Perceptions of Sexually Transmitted Infections in Select Youth and Young Adult African Newcomers in Regina, Saskatchewan
This study explores and describes perceptions of African youth and young adult newcomer populations living in Regina, Saskatchewan respecting sexually transmitted infections. Using qualitative methodology, specifically interpretive description, the researcher conducted one-to-one interviews with eight young adult African newcomers. Each interview session lasted between 30 and 45 minutes. The researcher used open-ended questions with associated prompts. Interpretive description captures patterns and themes within the participants’ subjective perceptions and experiences. This strategy generates knowledge and findings with practical implications. Key findings revealed that knowledge deficit is a major problem. Participants displayed some knowledge or different understandings of sexually transmitted infections including how people can contract them. Knowledge levels differed depending on education, with individuals exposed to information from various resources. Youth living in urban areas had more knowledge because they are exposed to different resources (i.e., social media, reading materials, information at the health centres, televisions). Those participants with higher education showed higher perceptions of risks related to sexually transmitted infections. However, this high-risk perception did not significantly influence or motivate the individuals to change their behaviours. Knowledge was affected by fear, isolation, taboo, ignorance, embarrassment, fear, misconception, and shame. Other findings include perceived barriers, such as lack of condom use, distrust, lack of awareness, fear of isolation/ labels/social stigma, and discrimination. Some participants discussed youth risk behaviours, such as inconsistency or low condom use related to peer pressure, alcohol intoxication, or cultural norm influences. They described how families are more concerned about preventing pregnancy than sexually transmitted infections. Lack of knowledge about sexually transmitted infections and associated risksinfections made it challenging to associate with risky behaviours. Other findings related to religion, cultural influences, and misconceptions. The study found that many newcomers delay seeking healthcare services, which may link to perceived barriers, information/knowledge gaps, detection, treatment, and lack of information regarding sexually transmitted infection related programs and services. Youth newcomers face many challenges. There are no known studies about sexually transmitted infections in youth and newcomers in Saskatchewan; hence, lack of evidence may result in culturally inappropriate programs leading to underrepresentation of newcomer youth in uptake and utilization of services.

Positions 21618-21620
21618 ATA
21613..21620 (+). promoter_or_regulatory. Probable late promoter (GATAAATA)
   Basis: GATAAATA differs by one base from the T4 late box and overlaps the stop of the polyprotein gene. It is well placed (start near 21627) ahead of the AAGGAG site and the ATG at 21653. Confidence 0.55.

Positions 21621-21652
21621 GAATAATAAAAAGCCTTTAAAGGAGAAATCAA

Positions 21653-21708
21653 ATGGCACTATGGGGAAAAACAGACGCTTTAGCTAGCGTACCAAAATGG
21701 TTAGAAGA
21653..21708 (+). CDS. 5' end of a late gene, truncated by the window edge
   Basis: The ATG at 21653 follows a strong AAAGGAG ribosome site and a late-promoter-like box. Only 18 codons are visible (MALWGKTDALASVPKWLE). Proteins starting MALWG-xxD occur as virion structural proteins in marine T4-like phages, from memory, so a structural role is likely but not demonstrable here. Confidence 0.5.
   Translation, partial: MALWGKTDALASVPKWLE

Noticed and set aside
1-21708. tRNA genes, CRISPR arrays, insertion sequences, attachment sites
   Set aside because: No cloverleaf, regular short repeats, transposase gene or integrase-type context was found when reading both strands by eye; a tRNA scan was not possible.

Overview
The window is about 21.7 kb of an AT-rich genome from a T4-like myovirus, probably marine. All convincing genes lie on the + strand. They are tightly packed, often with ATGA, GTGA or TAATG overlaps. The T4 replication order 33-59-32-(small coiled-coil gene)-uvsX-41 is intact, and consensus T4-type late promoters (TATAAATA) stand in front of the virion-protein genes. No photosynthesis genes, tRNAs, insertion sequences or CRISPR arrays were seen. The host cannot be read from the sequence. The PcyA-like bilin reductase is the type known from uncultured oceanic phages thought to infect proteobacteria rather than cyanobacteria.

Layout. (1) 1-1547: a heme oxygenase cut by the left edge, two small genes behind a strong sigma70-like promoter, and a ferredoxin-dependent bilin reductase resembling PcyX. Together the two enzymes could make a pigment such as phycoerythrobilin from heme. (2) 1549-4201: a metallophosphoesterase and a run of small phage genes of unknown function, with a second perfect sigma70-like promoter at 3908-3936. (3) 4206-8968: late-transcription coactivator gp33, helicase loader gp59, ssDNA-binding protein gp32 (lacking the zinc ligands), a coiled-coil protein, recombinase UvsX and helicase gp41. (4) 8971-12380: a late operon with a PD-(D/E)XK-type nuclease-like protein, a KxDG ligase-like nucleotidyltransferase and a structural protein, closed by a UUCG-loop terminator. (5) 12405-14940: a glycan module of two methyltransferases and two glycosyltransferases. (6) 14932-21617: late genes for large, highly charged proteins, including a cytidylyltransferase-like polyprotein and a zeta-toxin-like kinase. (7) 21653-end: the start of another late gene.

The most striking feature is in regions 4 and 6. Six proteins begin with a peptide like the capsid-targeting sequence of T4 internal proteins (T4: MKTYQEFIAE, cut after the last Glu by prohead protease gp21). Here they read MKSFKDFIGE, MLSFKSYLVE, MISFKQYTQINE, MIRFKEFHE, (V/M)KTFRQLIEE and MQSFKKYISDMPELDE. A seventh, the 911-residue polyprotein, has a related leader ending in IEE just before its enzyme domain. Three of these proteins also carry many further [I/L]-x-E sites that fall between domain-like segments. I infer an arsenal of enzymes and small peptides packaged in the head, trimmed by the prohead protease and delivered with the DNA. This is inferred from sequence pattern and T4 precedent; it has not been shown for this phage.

Sexually transmitted infections, young adults, newcomers, immigrants, STI perception.
Master of Nursing (M.N.)